Super Compress your Presentation!
Logic: helps send super small presentations via email
Only link to files you have permission to use or are your
Test, test, and (did I say) test!
Can you compress a 30 meg presentation
to less than 2 meg natively in PowerPoint? Well, yes, kind of, with a bit of
sleight of hand.
This is something I discovered a few years ago and have used to get large
presentation through corporate file- size restrictions. I kid you not, I've sent
presentations by email less than 2 meg in size, and they opened on the clients'
computer at 30 meg with no external compression software.
Obviously, you cannot have a 30 meg presentation compressed to 2
meg without some trickery. And this only works on images. But it is native to
PowerPoint and uses the magic of the web.
You need PowerPoint 2002 onwards.
You need access to a website where you can store image
Let's walk through the steps.
I have a blank presentation that I will save as empty.
The presentation size is 30 kilobytes (30 kb).
Note that the 1 KB file is a temporary copy of the presentation
I am currently working on.
Now, let's insert an image into the presentation and save it.
The image I am inserting is 1,047 KB in size.
I'll save this presentation as "uncompressed.pptx".
Note that the size of the same presentation (the original blank
one) with a 1,047 KB image inserted into it is now 1,467 KB. That is fairly
good. But I need to email that to someone and my restriction is a drastic 1 meg
maximum (for the sake of this tutorial, anyway).
A way to get the file much smaller would be to link the image
into the presentation, rather than insert it. But if I, for example, emailed the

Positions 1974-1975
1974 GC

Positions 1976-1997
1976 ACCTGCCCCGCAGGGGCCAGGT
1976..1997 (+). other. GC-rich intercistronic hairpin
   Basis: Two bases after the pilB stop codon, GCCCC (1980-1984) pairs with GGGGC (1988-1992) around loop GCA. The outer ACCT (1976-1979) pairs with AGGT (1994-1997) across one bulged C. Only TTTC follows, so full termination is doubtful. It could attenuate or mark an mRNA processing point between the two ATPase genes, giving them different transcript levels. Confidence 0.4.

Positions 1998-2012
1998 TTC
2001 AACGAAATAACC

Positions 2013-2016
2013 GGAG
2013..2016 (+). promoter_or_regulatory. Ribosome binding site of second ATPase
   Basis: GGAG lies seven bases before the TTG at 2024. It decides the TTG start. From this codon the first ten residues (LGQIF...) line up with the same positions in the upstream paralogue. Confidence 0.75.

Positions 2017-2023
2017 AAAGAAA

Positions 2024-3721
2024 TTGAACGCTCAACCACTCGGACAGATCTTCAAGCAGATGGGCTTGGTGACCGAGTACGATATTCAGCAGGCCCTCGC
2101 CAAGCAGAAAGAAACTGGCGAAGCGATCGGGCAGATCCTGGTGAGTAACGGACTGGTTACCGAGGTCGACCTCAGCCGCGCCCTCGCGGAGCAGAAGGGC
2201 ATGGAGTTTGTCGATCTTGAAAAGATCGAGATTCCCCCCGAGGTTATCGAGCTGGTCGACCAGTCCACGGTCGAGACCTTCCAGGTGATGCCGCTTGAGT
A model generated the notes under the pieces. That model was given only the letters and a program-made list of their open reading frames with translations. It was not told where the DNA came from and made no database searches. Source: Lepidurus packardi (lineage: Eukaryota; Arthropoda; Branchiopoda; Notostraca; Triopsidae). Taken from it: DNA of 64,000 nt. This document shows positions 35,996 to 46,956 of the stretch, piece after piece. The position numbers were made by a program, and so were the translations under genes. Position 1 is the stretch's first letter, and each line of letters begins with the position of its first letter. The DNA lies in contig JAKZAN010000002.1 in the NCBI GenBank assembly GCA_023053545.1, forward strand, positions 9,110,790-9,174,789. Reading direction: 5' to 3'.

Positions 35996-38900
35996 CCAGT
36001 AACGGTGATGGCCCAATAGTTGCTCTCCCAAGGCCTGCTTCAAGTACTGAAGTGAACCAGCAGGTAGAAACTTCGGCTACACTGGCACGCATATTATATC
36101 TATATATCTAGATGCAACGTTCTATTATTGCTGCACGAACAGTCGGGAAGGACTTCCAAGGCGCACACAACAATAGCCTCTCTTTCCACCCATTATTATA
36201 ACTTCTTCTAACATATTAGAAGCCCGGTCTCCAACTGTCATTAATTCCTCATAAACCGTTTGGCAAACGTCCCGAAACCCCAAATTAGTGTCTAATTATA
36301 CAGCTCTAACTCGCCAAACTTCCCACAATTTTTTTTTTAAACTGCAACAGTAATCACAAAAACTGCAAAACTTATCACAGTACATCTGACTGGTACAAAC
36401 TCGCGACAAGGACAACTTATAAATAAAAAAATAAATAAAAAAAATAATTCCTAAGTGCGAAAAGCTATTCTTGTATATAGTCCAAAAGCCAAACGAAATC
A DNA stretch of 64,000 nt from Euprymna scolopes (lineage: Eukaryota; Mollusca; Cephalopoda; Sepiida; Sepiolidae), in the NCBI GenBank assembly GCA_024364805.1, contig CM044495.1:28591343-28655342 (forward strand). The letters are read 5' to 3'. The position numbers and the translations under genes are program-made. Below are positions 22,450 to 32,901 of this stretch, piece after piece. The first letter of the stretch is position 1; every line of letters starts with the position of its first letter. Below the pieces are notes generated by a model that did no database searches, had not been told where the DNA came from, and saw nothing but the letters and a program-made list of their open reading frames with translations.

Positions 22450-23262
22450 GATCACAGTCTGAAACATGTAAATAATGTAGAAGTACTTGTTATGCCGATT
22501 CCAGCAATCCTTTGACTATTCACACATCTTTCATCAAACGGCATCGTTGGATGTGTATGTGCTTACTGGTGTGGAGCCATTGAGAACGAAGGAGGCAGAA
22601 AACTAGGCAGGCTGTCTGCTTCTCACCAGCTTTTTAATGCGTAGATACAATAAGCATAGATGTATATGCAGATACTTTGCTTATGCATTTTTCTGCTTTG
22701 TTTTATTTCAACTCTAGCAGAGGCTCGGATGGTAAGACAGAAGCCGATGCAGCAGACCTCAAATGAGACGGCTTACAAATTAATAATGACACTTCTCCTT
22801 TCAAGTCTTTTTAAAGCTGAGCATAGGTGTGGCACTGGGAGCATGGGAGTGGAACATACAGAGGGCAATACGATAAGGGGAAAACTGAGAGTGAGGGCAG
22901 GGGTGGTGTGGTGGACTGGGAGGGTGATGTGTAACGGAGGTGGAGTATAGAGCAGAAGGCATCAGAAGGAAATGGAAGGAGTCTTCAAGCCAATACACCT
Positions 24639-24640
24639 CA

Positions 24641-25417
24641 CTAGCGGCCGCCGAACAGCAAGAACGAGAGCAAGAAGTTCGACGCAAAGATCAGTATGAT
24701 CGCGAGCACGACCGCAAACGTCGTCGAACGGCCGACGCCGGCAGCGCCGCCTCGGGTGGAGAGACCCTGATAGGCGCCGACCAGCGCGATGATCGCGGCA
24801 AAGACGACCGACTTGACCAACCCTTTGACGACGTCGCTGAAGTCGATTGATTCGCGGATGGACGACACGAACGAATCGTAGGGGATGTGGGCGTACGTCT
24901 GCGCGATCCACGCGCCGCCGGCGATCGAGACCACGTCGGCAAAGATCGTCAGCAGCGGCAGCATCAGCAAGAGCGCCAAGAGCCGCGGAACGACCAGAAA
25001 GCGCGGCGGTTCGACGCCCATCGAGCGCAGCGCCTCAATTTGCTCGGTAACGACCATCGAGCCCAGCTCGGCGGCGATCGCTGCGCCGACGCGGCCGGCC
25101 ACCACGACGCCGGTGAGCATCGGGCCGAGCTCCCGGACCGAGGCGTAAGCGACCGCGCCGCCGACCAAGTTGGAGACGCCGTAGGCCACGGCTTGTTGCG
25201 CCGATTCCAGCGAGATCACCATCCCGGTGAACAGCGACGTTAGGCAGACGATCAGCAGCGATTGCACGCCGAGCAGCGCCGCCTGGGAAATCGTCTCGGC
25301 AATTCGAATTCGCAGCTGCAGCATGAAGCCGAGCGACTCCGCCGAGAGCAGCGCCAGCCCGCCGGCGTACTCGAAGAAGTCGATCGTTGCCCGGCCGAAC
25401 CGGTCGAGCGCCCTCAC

presentation, the image would be gone. We get around this using the internet,
html and the linking ability of PowerPoint.
I first copy the image to my web site, external to my computer.
The image is located here:
I copy this link and switch to PowerPoint. I go:
Insert| Picture and paste in the web address to my image
into the Open field.
I click the little drop down arrow beside the Open button
and Select "Link to File".
What happens is that you have a very small file still using the
image. But you overcome the access restriction by placement of the image on the
internet! Now, let's look at the file size.
The "compressed" file is 60 KB, small enough to email to anyone!
That is, we went from 1,467 KB to 60 KB with no loss of quality.
You can link images in a presentation to their internet
location to dramatically reduce the size of your presentation.
When the client opens it, as long as they have internet
access (and your image is not in a restricted location), the presentation
The file will expand in front of you. That may cause you to
think it is not responding, so it is worthwhile letting your client know
what you have done before you send it to them.
If your client wants to break the link or links, go to the
Microsoft Office Button| Prepare| Edit Links to files.
You can then break the link, save the file and the presentation
will save at its' fuller size. And by the way, you do this at your own risk. And
tell your client they may get all sorts of warning messages!